Segregate the campgrounds?

Segregate the campgrounds?

By Bob Difley

All campers are not created equal — at least in the opinion of Jeremy Klaszus, published some time back in the Calgary Herald (Canada). His piece, “Keep it down, fellow campers,” ran, in part:

“The crackle of the fire. The hoot of an owl. And then a generator sputters to life at a nearby campsite, spoiling the forest quiet for everyone around. This noise goes on and on, all so somebody can watch a DVD in his RV …. So much for getting away from the city.”

Another writer for the Herald, Frank Brockel, wrote: “Camping is an opportunity to get away from the noise and chaos of urban life. A chance to unplug, unwind and so on. These days, however, more people seem to be hauling the city to the campground, unable to live without modern luxuries (heat, electricity, TV) for even a weekend.

“We have been camping for many years, but more and more, it seems you cannot go anywhere where there’s just nature’s peace and quiet. If it’s not generators running for hours, then it’s stereos, jet skis, quads and trail bikes. Camping with a tent (or even a tent trailer) has been eclipsed by huge RVs.

“So really, it needs to be divided into two categories as far as campgrounds are concerned: RVing and camping. Let’s have separate campgrounds for each, where people with tents and small trailers can have a site where no motors, loud stereos, quads, etc., will be allowed.

“The RVing crowd can have their own campgrounds where they can go crazy getting on each other’s nerves.”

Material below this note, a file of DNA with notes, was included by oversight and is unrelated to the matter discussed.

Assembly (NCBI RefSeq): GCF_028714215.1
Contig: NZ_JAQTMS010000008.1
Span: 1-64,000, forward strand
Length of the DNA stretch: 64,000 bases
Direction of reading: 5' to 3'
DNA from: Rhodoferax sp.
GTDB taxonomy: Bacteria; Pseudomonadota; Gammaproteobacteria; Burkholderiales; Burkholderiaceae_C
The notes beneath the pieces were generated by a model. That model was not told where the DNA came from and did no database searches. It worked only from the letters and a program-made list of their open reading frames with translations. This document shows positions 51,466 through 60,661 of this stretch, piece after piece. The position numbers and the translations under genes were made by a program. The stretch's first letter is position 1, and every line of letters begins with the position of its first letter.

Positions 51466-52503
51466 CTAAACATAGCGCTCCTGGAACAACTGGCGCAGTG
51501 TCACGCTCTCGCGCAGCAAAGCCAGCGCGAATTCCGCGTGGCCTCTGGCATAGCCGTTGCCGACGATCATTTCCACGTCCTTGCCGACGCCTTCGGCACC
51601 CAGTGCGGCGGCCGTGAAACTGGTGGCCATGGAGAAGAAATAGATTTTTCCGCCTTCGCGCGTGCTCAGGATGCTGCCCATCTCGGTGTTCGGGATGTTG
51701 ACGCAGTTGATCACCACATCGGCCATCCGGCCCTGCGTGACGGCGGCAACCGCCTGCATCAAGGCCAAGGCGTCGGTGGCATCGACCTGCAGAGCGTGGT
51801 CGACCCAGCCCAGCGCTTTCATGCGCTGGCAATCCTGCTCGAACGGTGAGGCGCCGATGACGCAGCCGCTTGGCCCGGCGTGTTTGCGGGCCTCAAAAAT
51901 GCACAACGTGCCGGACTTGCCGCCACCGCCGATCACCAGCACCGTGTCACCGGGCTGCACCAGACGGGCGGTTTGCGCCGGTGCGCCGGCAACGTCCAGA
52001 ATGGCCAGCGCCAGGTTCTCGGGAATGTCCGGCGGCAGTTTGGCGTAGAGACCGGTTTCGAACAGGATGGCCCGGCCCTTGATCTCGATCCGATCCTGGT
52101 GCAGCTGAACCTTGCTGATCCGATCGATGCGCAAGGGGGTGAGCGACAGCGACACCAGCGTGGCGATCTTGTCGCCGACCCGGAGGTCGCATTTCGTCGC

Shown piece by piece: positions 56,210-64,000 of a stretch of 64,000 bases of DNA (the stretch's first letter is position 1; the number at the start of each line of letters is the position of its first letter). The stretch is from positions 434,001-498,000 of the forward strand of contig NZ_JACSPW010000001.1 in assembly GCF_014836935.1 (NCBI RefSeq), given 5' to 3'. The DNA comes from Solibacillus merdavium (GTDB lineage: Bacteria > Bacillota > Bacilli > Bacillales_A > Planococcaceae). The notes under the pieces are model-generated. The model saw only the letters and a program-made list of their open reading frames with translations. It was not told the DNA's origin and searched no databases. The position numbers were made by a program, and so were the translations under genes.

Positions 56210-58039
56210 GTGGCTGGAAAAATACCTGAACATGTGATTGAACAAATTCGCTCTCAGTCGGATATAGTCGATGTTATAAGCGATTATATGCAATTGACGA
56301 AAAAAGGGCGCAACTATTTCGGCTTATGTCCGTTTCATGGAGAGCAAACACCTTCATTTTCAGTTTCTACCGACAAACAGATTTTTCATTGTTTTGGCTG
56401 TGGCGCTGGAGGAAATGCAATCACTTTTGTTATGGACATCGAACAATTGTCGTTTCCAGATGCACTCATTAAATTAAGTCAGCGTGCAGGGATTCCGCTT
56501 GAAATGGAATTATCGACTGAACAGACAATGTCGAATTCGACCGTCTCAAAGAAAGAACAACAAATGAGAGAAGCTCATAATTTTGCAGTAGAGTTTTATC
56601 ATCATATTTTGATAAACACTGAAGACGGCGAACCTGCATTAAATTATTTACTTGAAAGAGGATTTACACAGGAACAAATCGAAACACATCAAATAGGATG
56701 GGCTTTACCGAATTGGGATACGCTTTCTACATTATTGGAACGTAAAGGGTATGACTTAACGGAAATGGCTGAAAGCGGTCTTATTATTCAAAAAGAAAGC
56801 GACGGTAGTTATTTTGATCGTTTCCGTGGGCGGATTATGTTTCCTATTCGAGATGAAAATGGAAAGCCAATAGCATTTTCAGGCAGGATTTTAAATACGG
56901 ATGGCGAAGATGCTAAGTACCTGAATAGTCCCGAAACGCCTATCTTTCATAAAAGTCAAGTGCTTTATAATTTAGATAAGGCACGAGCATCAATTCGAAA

Now, I’m not in their camp, but I fully understand the frustration of having to listen to other people’s noise when I camp in a scenic location to enjoy nature and its stillness and natural sounds. But that is why I go boondocking, so I don’t have to “put up with” other campers’ noise. Maybe I’m cranky.

On the other hand, many people go camping on weekends to get away from their jobs, or the confinements of the city, or other reasons and want to let their hair down, play music, drink a bit more than normal, stay up late talking since they don’t have to get up and go to work in the morning. It is their right to do so, as long as they comply with the campground’s rules about quiet times, noise levels, etc. (though these rules are rarely enforced).

But it seems the writers for the Herald have defined only tenters as nature lovers, those wishing to have quiet and serenity, wanting no more than to commune with nature in the wild. I bet to differ. I have found tenters that do all those things that the writers accuse RVers of doing. But Brockel’s thought of segregating noisy, generator-running RVers from quiet tenters is a bit much.

However, it does raise the question of whether we RVers are inconsiderate of non-RVers, running our generators for long periods or late into the night to watch TV, or playing our stereos too loud. I would like to think that we RVers do try to keep down our noise levels if camped in a no-hookup campground near tenters or other campers. Or do you feel it is your right to run your generator as long as you want to as long as it is not against the campground’s rules?

A solution, of course, is to just go boondocking. You’ll probably like the quietness and solitude of a boondocking campsite better, anyway, than a crowded campground. And you won’t be troubled by neighbors — nor will you have to temper your lifestyle to accommodate others.

photo montage: Canyon with tents, Kylir. Motorhome, Grand Canyon NPS. Both on flickr.com

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